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Policy Letter

Groups Call on Holder to Follow Court Order Regarding Openness about Targeted Killing Program

May 13, 2014

The Honorable Eric H. Holder, Jr

Attorney General of the United States

Department of Justice

950 Pennsylvania Avenue, NW

Washington, DC 20530

Dear Mr. Attorney General:

On behalf of the undersigned organizations, we are writing to urge you to decline to appeal the recent ruling of the United States Court of Appeals for the Second Circuit that ordered the Executive Branch to make public crucial information about the targeted killing program. Releasing a redacted version of the Office of Legal Counsel (OLC) memo to the Department of Defense explaining the justification for drone strikes targeting U.S. citizens is clearly in line with the Department of Justice’s best practices, and, more importantly, promotes openness and accountability.

In New York Times Co. v. United States, a decision concerning Freedom of Information Act requests by two New York Times reporters and the American Civil Liberties Union (ACLU), the Second Circuit ordered the release of the legal analysis from a July 16, 2010 OLC memo by David Barron. The court held that “legal analysis is not an intelligence source and method,” and “whatever protection the legal analysis might once have had has been lost by public statements of public officials at the highest levels and official disclosure of” a Department of Justice (DOJ) White Paper summarizing the OLC memo. [1]

According to DOJ’s memorandum on “Best Practices for OLC Legal Advice and Written Opinions,” the Office should evaluate the release of an OLC opinion under “the presumption that it should make its significant opinions fully and promptly available to the public.” The guidance does contemplate withholding some OLC opinions on grounds of privilege. The major examples given of this, however, are: (1) a situation where “an agency requests advice regarding a proposed course of action, the Office concludes it is legally impermissible, and the action is therefore not taken;” and (2) “issues that are of little interest to the public or others besides the requesting agency.” Neither of these applies to the OLC memoranda on targeted killing. The Central Intelligence Agency (CIA) and Department of Defense have acted in reliance on OLC advice in hundreds of strikes that killed thousands of individuals, including four U.S. citizens. [2]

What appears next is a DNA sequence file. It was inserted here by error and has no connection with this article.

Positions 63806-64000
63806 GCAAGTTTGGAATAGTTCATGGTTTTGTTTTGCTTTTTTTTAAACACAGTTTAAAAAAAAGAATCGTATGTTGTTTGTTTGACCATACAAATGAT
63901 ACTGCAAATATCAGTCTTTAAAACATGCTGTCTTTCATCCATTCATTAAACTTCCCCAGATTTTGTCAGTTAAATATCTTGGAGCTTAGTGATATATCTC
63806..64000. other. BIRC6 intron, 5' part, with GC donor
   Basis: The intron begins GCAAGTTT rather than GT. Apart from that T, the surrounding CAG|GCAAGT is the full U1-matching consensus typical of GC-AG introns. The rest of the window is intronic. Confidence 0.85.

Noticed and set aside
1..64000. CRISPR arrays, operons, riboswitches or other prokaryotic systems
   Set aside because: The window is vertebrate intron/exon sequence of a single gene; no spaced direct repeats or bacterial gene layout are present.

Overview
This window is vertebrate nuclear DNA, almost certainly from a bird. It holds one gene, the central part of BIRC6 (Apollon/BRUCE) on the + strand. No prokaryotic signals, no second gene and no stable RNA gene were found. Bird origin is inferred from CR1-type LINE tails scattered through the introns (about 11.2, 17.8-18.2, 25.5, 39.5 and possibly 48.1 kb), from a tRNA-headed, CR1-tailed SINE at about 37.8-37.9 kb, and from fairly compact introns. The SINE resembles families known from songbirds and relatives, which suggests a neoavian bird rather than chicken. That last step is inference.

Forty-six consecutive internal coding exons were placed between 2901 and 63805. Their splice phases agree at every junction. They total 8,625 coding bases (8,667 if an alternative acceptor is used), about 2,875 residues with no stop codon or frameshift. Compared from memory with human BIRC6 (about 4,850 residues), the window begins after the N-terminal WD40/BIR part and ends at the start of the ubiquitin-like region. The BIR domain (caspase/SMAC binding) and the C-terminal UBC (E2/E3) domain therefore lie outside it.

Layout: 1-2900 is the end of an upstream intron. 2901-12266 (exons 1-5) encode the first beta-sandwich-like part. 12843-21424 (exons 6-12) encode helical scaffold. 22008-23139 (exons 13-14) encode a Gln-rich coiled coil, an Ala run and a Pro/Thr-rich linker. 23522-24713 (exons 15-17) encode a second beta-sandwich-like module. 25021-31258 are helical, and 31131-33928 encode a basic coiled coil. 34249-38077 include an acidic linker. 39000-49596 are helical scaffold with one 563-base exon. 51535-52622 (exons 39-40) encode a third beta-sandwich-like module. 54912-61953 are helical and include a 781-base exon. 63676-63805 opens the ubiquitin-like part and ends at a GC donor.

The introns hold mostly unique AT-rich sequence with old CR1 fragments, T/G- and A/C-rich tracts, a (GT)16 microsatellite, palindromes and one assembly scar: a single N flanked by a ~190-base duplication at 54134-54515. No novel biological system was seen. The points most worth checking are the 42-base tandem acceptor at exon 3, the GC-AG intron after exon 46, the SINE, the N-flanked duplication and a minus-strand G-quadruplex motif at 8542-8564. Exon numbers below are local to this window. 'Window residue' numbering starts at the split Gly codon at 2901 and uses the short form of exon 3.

The public needs access to OLC memos that interpret or explain what the executive branch believes the law gives them the power to do. As DOJ’s Best Practices document succinctly describes, one of the reasons to apply a presumption of openness to OLC memos is that it “contribut[es] to accountability and effective government, and promot[es] public confidence in the legality of government action.” Surely this is all the more true when the subject of the memo deals with life and death matters and raises serious questions regarding the constitutionally-protected right to a trial by jury.

We urge you to decline to appeal the ruling and move to make as much information as possible about the government’s targeted killing program, including a redacted version of the July 16, 2010 OLC memo, available as soon as possible. Thank you in advance for your consideration of this request.


American Library Association

Bill of Rights Defense Committee – BORDC

Center for Constitutional Rights – CCR

Center for Effective Government

Center for Media and Democracy

Citizens for Responsibility and Ethics in Washington –CREW

The Constitution Project

Council on American-Islamic Relations – CAIR

Defending Dissent Foundation

Demand Progress

Electronic Privacy Information Center – EPIC

Essential Information

Federation of American Scientists

Freedom of the Press Foundation

Government Accountability Project – GAP

Human Rights First

Just Foreign Policy

National Coalition Against Censorship

National Security Archive

National Security Counselors

National Security Network

New England First Amendment Coalition

No More Guantanamos

Progressive Librarians Guild

Project On Government Oversight –POGO

Public Citizen

Society of Professional Journalists

Sunlight Foundation

Win Without War

Cc: Donald B. Verrilli, Jr., Solicitor General of the United States

Preet Bharara, United States Attorney for the Southern District of New York

Sarah S. Normand, Assistant United States Attorney

Stuart F. Delery, Acting Assistant Attorney General

Matthew Collette, Attorney, Appellate Staff

Sharon Swingle, Attorney, Appellate Staff

David Sandler, White House Associate Counsel